VICTORIAVILLE, Que. – The viola — tenor of the violin family — played a prominent role in two of the final four concerts at the Festival de Musique Actuelle here.
There were three violas, a cello, and bass in the group that played a new contemporary work called Art Music (2022) by Quebec-based composer Simon Martin, his first all-acoustic composition.
The piece began with long tones, a calm and leisurely progression into slightly more complex territory as it explored microtones. Performed Sunday in the main sanctuary of a beautifully renovated 19th-century church, the simplicity of the music provided a calm and reflective respite from the more complex and vigorous material in most festival concerts over four days.
Ambient noise, propelled by three drummers, was the contrasting character of the mid-afternoon show called Pangea de Futura. It began with the tingle of a triangle and computer-generated rumble that served as a welcome mat to the eight-member Montreal-based band.
Over a gradually broadening palette of sound, lead vocalist Naboysha Rakic added his wordless chant to the mix until three drummers began pounding away as the vocalist shouted into his mike. At one point he raised a fist skyward. A sign of protest to all that is wrong in the world?
Loud and intense, full of passion and emotion, the music ended as it began — to the sound of a triangle and all musicians playing off a single note.
Adolphe Sax, the Belgian musician who created the saxophone in the 1840s, would have been proud to hear how two great musicians – Canadian-American Colin Stetson and Swedish national Mats Gustafsson – improvised a superb concert with several of the instruments he invented.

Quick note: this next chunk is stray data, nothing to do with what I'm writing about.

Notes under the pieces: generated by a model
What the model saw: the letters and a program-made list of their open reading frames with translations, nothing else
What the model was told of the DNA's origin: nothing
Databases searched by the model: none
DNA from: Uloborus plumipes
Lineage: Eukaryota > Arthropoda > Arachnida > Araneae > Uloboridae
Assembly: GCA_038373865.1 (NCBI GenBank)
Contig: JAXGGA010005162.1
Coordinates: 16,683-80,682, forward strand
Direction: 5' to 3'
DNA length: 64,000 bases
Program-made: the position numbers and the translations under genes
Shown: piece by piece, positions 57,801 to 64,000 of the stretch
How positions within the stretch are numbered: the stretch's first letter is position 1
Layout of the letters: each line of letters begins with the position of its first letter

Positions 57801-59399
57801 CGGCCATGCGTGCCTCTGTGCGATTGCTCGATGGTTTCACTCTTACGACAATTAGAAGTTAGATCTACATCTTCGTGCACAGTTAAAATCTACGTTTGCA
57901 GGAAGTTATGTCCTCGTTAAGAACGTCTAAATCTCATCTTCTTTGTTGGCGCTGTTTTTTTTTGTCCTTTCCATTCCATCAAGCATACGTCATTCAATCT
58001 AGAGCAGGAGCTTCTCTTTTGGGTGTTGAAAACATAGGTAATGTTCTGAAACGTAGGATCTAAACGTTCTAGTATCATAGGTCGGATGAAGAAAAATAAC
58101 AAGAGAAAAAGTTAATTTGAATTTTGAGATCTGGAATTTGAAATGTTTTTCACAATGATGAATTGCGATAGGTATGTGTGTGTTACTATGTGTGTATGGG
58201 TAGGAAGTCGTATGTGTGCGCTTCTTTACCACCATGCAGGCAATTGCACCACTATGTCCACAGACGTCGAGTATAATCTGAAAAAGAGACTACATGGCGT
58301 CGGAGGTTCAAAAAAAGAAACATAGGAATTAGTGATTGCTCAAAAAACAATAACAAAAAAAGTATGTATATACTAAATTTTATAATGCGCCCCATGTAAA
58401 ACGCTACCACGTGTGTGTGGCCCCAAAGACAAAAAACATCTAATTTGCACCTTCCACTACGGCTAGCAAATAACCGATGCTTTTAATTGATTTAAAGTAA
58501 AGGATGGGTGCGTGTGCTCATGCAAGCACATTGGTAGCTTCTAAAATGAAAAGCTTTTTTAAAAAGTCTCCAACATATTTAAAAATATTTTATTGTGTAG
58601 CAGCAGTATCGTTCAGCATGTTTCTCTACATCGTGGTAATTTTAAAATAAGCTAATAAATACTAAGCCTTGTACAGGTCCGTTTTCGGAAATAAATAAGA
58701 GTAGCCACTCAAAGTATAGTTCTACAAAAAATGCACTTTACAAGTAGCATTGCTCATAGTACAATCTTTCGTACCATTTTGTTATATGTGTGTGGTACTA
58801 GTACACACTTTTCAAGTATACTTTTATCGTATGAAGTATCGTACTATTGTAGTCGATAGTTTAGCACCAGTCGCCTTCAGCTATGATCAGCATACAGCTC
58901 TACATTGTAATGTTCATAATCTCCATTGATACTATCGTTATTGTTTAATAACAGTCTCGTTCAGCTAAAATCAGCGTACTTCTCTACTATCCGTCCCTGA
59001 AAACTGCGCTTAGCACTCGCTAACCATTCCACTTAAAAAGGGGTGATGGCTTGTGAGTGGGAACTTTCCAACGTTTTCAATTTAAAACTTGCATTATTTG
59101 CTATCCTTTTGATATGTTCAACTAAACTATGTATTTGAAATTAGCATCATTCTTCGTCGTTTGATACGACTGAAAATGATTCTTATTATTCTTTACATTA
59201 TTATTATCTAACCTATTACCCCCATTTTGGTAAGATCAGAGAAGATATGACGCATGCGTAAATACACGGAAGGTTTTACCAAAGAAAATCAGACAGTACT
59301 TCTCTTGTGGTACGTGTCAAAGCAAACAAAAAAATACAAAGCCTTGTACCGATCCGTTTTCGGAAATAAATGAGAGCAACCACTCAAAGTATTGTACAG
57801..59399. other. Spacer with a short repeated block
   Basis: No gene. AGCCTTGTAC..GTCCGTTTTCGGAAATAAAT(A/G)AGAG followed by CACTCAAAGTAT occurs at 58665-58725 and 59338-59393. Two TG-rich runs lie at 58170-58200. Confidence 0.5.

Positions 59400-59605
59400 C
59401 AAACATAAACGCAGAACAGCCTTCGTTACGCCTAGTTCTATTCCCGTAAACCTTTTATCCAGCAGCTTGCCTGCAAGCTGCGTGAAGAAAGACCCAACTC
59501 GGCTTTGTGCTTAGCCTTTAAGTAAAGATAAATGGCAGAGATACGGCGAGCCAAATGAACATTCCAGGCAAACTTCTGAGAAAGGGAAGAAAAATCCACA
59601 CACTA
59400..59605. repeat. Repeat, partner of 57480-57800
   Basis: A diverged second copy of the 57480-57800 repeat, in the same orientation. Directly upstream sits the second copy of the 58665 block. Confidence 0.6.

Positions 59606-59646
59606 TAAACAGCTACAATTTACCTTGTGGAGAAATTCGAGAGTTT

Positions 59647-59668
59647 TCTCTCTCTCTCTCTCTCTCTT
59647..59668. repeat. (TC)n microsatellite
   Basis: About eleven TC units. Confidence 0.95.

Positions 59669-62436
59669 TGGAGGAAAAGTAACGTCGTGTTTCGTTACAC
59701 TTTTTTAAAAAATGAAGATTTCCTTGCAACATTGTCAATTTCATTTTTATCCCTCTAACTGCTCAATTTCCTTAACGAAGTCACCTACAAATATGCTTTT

Playing an alto sax, Stetson launched a calm musical conversation with Gustafsson on a lower-pitched baritone sax, punctuated by a few bursts, and then morphed into a witty call-and-response exchange, featuring honks and long tones.
Gustafsson then added some atmospherics with his computer-generated soundscape and the two musicians used a variety of instruments, including Stetson’s specialty — his masterful use of the bass saxophone, lowest-pitched member of the sax family. Gustafsson also played the flute while Stetson brought out a curved soprano for a higher-pitched sound.
They used various techniques in the show, such as the slap-tongue, to add a percussive element to their exchange, which ended on their favoured contrabass and baritone instruments – master musicians celebrating their art as the audience enjoyed their compatibility and happy complicity.
The final concert featured two groups led by Gordon Grdina, the Vancouver-based oud player and electric guitarist, with music from his recent CDs.
In the set called The Marrow, Grdina on the oud played classical Arabic music with an injection of free-jazz elements delivered by Hank Roberts on cello and Mark Helias on bass while Hamir Houari punctuated the group’s sound with hand-held percussion.
In the set called Square Peg, Grdina played electric guitar with veteran viola player Mat Maneri, Shahzad Ismaily (electric bass), and Christian Lillinger (drums). Maneri’s viola provided the most interesting development of the various themes including in the closing segment when all seven players shared the stage – a fitting end to the 38th edition of this festival.